Sheikh al-Islam

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Illustration of a Sheikh al-Islam, 1809

Sheikh al-Islām or Sheikh al-Islam ( Arabic شيخ الإسلام, Turkish Şeyhülislam ; also: Scheichülislam , Scheichulislam , Scheikulislam and Sheikh ul-Islam ) is a title of honor for Islamic religious scholars, which is from the 10th century to use. In the Ottoman Empire he was the title of the Mufti of the capital (from 1453 Istanbul ), who also represented the highest religious authority of the state.

Ottoman Empire

The first Shaikh al-Islam was Mullah Fenarî in 1424 and the last was Medenî Nuri Efendi in 1922. This results in a continuity of almost 500 years.

For example, they were considered outstanding incumbents

Raschīd Ridā criticized in a paper published in 1901 that the title “Sheikh al-Islām” was an invention of kings and emirs who had no relation to religion themselves and who had only introduced this title to impress the uneducated masses .

The Young Turks curtailed from 1916, this system largely one. After the establishment of the Grand National Assembly of Turkey in 1920, the office of “Sheikh ul-Islam” was resident in the Ministry of Sharia and Foundations ( Şeriye ve Evkaf Vekaleti ) until 1924 . The Sheikh al-Islam had the task of appointing the chief kadi (judge).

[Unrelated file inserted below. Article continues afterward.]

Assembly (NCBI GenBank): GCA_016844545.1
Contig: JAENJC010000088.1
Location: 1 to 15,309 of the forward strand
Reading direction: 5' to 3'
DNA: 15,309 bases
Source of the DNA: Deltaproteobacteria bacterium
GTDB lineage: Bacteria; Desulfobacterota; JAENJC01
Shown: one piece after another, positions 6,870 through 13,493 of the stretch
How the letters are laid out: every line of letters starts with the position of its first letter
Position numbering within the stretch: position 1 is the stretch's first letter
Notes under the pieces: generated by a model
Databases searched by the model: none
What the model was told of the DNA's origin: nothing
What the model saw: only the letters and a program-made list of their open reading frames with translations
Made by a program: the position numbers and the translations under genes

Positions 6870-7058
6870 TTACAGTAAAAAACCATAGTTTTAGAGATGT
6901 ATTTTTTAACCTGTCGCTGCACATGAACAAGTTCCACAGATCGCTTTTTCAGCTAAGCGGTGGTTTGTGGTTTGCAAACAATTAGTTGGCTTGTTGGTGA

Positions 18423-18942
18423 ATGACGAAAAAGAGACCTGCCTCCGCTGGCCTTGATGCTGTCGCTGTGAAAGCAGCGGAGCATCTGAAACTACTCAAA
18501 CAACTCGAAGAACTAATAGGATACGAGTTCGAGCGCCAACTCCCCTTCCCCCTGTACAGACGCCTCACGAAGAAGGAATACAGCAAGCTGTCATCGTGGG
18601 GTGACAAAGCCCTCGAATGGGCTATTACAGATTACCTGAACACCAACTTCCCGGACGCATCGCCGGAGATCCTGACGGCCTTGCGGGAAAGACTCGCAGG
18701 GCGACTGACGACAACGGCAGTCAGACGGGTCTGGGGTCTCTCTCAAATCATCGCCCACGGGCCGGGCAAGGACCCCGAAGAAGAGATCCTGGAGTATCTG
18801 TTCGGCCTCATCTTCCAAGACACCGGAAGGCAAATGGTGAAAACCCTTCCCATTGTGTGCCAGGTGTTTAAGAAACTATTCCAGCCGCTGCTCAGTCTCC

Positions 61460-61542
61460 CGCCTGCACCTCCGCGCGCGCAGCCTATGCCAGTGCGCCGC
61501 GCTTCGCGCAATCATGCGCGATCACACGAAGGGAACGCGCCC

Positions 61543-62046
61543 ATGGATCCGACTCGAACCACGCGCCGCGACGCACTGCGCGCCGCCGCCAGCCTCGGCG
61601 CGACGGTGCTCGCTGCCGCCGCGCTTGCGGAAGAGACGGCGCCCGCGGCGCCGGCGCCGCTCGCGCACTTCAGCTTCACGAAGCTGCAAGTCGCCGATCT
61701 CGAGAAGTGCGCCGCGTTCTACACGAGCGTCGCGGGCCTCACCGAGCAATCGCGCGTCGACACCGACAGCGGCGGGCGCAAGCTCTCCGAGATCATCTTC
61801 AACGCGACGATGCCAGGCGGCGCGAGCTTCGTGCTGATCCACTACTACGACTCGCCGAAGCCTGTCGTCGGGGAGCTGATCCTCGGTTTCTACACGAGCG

Due to the separation of religion and state , the ministry was abolished in Turkey. The “ Presidium for Religious Affairs ” (Diyanet) was set up as a successor institution, which sees itself as the successor to Shaikh al-Islam in a secular state.

Outside the Ottoman Empire

In other states, too, the supreme mufti (or chief mullah ) is still occasionally referred to as Sheikh al-Islam. B. currently Allahşükür Paşazadə in Russia or in the Caucasus or the Chula Raja Montri in Thailand.

Back in the days of the Soviet Union, the supreme mufti of Baku bore the title of Sheikh al-Islam , as a sign that Shiites also live in his area.

See also


  • Art. “Shaykh al-Islām.” In: Encyclopaedia of Islam Second Edition. Vol. IX, pp. 399-402. (1. JH Kramers / RW Bulliet: Early history of the term. 2. RC Repp: In the Ottoman Empire. )
  • Richard C. Repp: The Müfti of Istanbul: A Study in the Development of the Learned Ottoman Hierarchy. London 1986.

Individual evidence

  1. See Malcolm Kerr: Islamic Reform. The Political and Legal Theories of Muḥammad ʿAbduh and Rashīd Riḍā. Berkeley 1966. pp. 178 f.
  2. The “Diyanet İşleri Başkanlığı” operates in Germany through the “ Turkish-Islamic Union of the Institute for Religion ” (DITIB) and
    in Austria through the “ Turkish-Islamic Union for Cultural and Social Cooperation in Austria ” (ATIB).
  3. Encyclopaedia of Islam , article about Thailand (X: 430a) ( memento of August 18, 2005 in the Internet Archive ) and homepage of the Sheikhul Islam Office (Thai) ( memento of the original of January 4, 2010 in the Internet Archive ) Info: The archive link was used automatically and not yet checked. Please check the original and archive link according to the instructions and then remove this notice. @1@ 2Template: Webachiv / IABot /
  4. Martin Robbe , Gerhard Höpp : World of Islam - History and everyday life of a religion , page 178. Urania-Verlag Leipzig 1988